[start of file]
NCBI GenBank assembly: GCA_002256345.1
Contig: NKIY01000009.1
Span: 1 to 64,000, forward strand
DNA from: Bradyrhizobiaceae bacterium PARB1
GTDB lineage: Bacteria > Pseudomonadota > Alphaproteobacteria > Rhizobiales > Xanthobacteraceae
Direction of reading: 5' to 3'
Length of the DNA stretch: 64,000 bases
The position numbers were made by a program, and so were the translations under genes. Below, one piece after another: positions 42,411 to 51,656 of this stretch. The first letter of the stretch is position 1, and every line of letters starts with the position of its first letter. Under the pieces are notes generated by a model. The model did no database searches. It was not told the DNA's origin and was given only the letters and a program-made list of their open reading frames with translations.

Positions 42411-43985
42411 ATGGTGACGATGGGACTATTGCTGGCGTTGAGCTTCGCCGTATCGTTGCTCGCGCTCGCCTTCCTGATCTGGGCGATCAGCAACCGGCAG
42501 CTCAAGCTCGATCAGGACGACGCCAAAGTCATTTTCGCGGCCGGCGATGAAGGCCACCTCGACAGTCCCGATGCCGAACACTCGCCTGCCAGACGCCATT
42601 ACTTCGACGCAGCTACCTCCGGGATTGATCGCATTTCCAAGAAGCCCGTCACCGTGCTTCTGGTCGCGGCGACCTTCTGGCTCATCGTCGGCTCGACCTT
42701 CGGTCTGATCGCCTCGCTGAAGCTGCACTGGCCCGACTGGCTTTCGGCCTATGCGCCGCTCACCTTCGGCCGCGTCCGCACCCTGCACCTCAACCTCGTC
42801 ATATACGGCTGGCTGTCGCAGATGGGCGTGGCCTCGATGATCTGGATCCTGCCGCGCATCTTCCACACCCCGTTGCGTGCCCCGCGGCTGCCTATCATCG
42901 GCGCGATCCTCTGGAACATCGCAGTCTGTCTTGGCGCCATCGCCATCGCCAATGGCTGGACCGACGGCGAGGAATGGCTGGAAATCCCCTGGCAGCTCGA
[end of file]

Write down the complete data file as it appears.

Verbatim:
NCBI GenBank assembly: GCA_002256345.1
Contig: NKIY01000009.1
Span: 1 to 64,000, forward strand
DNA from: Bradyrhizobiaceae bacterium PARB1
GTDB lineage: Bacteria > Pseudomonadota > Alphaproteobacteria > Rhizobiales > Xanthobacteraceae
Direction of reading: 5' to 3'
Length of the DNA stretch: 64,000 bases
The position numbers were made by a program, and so were the translations under genes. Below, one piece after another: positions 42,411 to 51,656 of this stretch. The first letter of the stretch is position 1, and every line of letters starts with the position of its first letter. Under the pieces are notes generated by a model. The model did no database searches. It was not told the DNA's origin and was given only the letters and a program-made list of their open reading frames with translations.

Positions 42411-43985
42411 ATGGTGACGATGGGACTATTGCTGGCGTTGAGCTTCGCCGTATCGTTGCTCGCGCTCGCCTTCCTGATCTGGGCGATCAGCAACCGGCAG
42501 CTCAAGCTCGATCAGGACGACGCCAAAGTCATTTTCGCGGCCGGCGATGAAGGCCACCTCGACAGTCCCGATGCCGAACACTCGCCTGCCAGACGCCATT
42601 ACTTCGACGCAGCTACCTCCGGGATTGATCGCATTTCCAAGAAGCCCGTCACCGTGCTTCTGGTCGCGGCGACCTTCTGGCTCATCGTCGGCTCGACCTT
42701 CGGTCTGATCGCCTCGCTGAAGCTGCACTGGCCCGACTGGCTTTCGGCCTATGCGCCGCTCACCTTCGGCCGCGTCCGCACCCTGCACCTCAACCTCGTC
42801 ATATACGGCTGGCTGTCGCAGATGGGCGTGGCCTCGATGATCTGGATCCTGCCGCGCATCTTCCACACCCCGTTGCGTGCCCCGCGGCTGCCTATCATCG
42901 GCGCGATCCTCTGGAACATCGCAGTCTGTCTTGGCGCCATCGCCATCGCCAATGGCTGGACCGACGGCGAGGAATGGCTGGAAATCCCCTGGCAGCTCGA